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Study Finds Staph a Quick-Change Artist

Bacterium can acquire genes for resistance

MONDAY, July 9, 2001 (HealthDayNews) -- Strains of Staphylococcus aureus readily acquire new genes from their bacterial relatives, says a new study. The finding raises public health concerns about how quickly common bacteria can become harmful to humans and resistant to the drugs used to fight them.

A research team led by Dr. James Musser, chief of the Laboratory of Human Bacterial Pathogenesis at the National Institute of Allergy and Infectious Diseases, found that 22 percent of S. aureus's genome was made up of genes that didn't directly contribute to the bacterium's basic life processes.

These so-called "contingency" genes, says Musser, lie dormant until the bacterium's survival is challenged. At that point, they snap into action, giving the bacterium a greater chance of survival.

The work appears in the the July 17 issue of the Proceedings of the National Academy of Sciences.

S. aureus is found in air, food, water, on surfaces, or on people and animals. Various strains of the bacterium can be found in the nose and throat and on the hair and skin of more than 50 percent of people who are healthy. However, some strains can cause minor infections like pimples or other skin conditions, while others can cause increasingly serious problems, including food poisoning, blood infections or pneumonia. In rare cases involving drug-resistant strains, some S. aureus infections can be fatal.

Musser's team set out to determine whether methicillin-resistant strains of S. aureus had evolved from a single ancestral strain with resistant genes, or whether different resistant strains had independently evolved multiple times.

The researchers examined 36 strains of S. aureus found in humans, cows, and sheep, using a technique called DNA microarray analysis, which detects the presence of thousands of genes simultaneously.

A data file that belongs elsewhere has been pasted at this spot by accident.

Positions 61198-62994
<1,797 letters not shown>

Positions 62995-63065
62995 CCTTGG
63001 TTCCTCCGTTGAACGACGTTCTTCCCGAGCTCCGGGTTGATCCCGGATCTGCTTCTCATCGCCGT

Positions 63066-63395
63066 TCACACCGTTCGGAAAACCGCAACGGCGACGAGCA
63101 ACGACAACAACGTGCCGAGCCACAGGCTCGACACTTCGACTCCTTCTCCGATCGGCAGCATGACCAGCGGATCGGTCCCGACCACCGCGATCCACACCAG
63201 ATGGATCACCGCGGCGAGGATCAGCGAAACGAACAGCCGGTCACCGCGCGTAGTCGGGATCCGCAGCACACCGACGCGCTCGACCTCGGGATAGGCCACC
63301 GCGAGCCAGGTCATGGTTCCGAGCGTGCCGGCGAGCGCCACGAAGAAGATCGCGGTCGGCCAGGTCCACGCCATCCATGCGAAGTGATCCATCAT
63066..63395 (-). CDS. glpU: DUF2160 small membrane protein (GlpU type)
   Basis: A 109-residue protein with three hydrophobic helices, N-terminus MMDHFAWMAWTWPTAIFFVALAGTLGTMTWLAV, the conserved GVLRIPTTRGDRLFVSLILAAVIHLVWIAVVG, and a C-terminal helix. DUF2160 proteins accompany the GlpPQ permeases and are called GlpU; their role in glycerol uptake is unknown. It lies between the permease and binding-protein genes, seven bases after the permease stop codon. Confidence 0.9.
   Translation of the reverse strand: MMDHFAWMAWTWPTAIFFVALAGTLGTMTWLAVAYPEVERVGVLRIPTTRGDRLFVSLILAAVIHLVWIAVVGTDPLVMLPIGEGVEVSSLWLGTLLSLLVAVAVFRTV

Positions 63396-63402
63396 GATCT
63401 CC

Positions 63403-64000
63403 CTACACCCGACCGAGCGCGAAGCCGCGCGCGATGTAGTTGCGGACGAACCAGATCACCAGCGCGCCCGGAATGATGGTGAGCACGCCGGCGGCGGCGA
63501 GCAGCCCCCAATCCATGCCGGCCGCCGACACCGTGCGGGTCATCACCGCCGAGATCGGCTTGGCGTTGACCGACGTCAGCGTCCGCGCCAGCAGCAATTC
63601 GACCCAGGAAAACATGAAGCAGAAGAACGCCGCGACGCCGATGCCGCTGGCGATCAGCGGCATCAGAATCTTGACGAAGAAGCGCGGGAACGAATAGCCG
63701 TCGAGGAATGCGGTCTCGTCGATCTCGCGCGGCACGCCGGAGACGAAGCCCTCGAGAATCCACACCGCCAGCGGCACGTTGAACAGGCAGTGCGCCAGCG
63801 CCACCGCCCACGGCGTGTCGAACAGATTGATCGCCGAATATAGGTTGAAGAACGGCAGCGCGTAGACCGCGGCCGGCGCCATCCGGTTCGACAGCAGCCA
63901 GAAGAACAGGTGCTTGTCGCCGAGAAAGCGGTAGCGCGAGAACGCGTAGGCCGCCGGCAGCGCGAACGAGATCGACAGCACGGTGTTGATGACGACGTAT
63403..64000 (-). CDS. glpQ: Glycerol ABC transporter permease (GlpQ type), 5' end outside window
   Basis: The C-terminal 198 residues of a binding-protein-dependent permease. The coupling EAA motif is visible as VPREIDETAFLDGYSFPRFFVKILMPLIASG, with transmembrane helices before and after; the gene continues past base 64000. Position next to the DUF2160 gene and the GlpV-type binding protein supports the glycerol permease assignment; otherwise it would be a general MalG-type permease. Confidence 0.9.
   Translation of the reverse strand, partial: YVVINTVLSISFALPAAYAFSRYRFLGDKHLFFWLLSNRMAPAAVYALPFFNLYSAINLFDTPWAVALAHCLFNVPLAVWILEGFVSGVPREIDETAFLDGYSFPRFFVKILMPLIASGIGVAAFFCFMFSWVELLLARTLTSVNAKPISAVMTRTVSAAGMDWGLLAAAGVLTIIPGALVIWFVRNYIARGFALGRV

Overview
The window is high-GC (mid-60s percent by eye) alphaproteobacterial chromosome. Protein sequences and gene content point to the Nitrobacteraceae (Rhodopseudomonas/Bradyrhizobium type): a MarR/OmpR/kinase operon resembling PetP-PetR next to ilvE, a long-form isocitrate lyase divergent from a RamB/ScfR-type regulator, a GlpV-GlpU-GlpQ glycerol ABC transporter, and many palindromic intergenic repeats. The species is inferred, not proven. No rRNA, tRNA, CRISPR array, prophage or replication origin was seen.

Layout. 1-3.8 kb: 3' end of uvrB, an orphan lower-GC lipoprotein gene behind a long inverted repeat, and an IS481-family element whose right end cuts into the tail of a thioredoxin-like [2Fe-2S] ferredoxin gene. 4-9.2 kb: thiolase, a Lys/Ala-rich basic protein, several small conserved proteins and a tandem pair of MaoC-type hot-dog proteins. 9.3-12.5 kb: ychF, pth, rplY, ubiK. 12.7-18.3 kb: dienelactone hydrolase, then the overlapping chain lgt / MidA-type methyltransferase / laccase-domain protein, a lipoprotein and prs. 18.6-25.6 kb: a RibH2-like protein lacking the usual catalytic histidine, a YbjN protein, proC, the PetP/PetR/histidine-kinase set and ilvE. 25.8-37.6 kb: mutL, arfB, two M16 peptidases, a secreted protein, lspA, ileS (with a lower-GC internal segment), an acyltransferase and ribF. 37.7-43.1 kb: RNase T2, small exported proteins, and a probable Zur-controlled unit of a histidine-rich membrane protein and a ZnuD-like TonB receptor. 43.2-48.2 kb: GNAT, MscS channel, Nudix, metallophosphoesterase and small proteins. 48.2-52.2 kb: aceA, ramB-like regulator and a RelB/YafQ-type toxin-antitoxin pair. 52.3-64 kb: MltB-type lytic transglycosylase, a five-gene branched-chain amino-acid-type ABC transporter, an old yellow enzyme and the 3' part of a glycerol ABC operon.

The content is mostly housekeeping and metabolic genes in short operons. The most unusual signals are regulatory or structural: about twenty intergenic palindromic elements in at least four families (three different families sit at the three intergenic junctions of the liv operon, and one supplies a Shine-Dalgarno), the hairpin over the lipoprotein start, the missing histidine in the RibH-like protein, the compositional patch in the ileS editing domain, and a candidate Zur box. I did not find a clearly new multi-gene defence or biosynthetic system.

This technology, says Musser, has allowed researchers to better understand how both methicillin-resistant S. aureus and strains related to toxic shock syndrome (TSS) have evolved.

But more importantly, Musser found that a gene called mec has "jumped" into distinct S. aureus genomes at least five times -- conclusive evidence that resistance has evolved independently in multiple strains over history.

"[It] indicates that the ability of this organism, which is a major human pathogen, to acquire drug-resistant traits will undoubtedly continue well into the future," says Musser.

According to Dr. Donald Low, the microbiologist-in-chief at Mount Sinai Hospital in Toronto, mecs "come into S. aureus to cause methicillin-resistance, and it's done it more than one time, and it can do it again."

Low says this study also sheds light on the outbreak of TSS in the 1980s, suggesting that the hyper-absorbent tampons introduced at that time altered the host environment within the female reproductive system, triggering at least one of the genes in the S. aureus strains responsible for the condition.

Low says a worst-case scenario would involve a disease-causing strain of S. aureus with a lot of genetic variation. "The worst possible thing that can happen is that you find a drug to treat such a virulent pathogen, and into it comes a gene which confers resistance," says Low.

"What happens if a vancomycin-resistance [gene] gets into S. aureus that is also resistant to all of these other antibiotics, taking away the single most important last-line drug that we have to treat infectious due to this [bacterium]?"

Musser adds that better surveillance strategies are needed to determine which resistant strains are most likely to become widespread in the community, in hospitals, or on farms. "From a public health standpoint, we have the need to be ever-vigilant and study the ability of strains to pick new genes and new combinations of genes," he says.

Depending on the strain, S. aureus produces certain toxins. "It very well may be that from a vaccine development standpoint, we will need to formulate the vaccines to maximize coverage of the most abundant strains or the strains that are making the broadest array of toxins," says Musser.

What To Do

Both the Food and Drug Administration and the Centers for Disease Control and Prevention provide information about S. aureus.

You can learn about antibiotic resistance from this article in Scientific American.

SOURCES: Interviews with James Musser, M.D., Ph.D., chief, Laboratory of Human Baterial Pathgenesis, Rocky Mountain Laboratories, National Institute of Allergy and Infectious Diseases, Hamilton, Mont.; Donald E. Low, M.D., microbiologist-in-chief, Department of Microbiology, Toronto Medical Laboratories & Mount Sinai Hospital, Toronto; July 17, 2001, Proceedings of the National Academy of Sciences
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